Earned media

Finally, we go back to earned media. It’s listed in this section last because it’s usually the last thing businesses consider. After they’ve gone through all the above types of content, they wonder: “Why is no one writing about us?” or “How can we get more sources talking about our product?”

What is earned media? It’s getting people talking about you — also known as “publicity.” It’s free and organic, usually sparked by an interest in your product from outside your company. Sometimes, it’s a celebrity who takes an interest. Other times, it’s a journalist.

Over time, earned media has changed in the way it looks. However, with the rise of new types of media, opportunities for earned publicity are everywhere. Types of earned media include:

  • Press mentions
  • Non-paid celebrity content
  • Viral trends
  • Non-paid reviews
  • Interviews

How does this add or work with your other content strategies? It’s fully compatible and more often than not works in tandem with them. It does this either by taking from shared, owned, or paid content or by lending them some to use on their platforms. We’ll look at this further later.

Why is earned media important?

Once companies learn about opportunities for earned media, they’re eager to get more. Not only is it free — giving it the best return on investment (ROI) — it also legitimizes your brand and product.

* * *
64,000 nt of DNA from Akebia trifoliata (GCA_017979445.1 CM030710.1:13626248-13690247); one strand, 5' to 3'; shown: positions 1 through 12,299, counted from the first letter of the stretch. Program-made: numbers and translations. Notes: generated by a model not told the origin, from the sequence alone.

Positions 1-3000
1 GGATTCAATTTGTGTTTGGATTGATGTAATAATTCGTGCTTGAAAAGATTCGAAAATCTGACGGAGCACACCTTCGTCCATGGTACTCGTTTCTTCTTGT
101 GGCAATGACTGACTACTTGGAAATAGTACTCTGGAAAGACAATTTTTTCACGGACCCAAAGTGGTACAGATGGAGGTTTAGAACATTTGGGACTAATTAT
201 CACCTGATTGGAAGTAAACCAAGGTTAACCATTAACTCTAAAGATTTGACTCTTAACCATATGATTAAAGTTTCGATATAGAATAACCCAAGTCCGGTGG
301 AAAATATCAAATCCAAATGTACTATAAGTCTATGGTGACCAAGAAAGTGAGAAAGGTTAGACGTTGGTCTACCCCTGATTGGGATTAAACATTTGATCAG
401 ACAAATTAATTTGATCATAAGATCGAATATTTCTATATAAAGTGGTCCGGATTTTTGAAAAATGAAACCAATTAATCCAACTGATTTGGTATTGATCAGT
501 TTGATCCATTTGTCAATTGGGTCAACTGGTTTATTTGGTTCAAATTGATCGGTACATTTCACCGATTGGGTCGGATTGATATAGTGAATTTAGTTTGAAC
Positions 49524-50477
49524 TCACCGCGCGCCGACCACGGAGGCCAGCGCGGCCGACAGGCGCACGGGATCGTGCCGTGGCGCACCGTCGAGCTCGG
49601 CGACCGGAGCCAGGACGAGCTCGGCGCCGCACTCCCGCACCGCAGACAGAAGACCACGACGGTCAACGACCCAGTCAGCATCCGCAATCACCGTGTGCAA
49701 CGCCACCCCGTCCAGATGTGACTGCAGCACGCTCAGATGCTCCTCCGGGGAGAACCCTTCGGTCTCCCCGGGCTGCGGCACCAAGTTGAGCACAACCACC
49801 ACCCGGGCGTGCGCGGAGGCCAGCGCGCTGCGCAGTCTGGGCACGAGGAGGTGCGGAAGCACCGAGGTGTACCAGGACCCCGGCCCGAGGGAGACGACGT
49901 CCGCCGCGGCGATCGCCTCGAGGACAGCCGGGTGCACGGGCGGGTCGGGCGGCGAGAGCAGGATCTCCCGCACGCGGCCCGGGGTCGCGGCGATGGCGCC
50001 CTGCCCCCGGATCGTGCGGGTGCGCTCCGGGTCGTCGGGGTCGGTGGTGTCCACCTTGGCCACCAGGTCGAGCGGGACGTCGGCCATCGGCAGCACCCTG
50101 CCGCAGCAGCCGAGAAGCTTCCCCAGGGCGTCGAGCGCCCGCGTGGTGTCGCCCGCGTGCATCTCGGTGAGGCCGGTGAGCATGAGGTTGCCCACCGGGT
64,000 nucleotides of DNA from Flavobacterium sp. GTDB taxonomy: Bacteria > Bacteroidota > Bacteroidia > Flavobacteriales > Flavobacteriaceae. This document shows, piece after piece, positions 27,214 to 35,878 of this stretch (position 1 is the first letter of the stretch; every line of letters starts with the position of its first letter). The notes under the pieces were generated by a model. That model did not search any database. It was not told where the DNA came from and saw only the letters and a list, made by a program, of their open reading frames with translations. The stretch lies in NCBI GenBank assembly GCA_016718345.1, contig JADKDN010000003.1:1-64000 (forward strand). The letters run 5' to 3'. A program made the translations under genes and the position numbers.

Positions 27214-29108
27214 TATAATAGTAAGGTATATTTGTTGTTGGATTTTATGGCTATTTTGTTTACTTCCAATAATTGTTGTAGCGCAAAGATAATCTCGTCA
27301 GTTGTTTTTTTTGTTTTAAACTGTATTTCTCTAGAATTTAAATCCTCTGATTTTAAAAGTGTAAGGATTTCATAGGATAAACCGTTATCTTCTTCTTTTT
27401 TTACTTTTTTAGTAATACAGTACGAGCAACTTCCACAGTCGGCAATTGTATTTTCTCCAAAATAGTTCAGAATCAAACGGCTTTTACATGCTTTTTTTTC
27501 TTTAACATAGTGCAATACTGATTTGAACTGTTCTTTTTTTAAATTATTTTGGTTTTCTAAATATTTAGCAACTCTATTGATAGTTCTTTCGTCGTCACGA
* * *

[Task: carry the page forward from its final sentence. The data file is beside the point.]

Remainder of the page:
Since more than half of online shoppers read reviews for a product before buying it, after seeing trusted sources talk about your product positively, those shoppers will be more inclined to purchase it. Why do leads gravitate toward earned media when searching online?

Freshness

“Freshness” is a real Google term for which the search engine has a whole algorithm built. Freshness means that the article is either recent or up to date. This is why articles with the current year in the title tend to rank well in searches. For earned media, this means that recent coverage about your company by reputable websites will rank higher on search engines.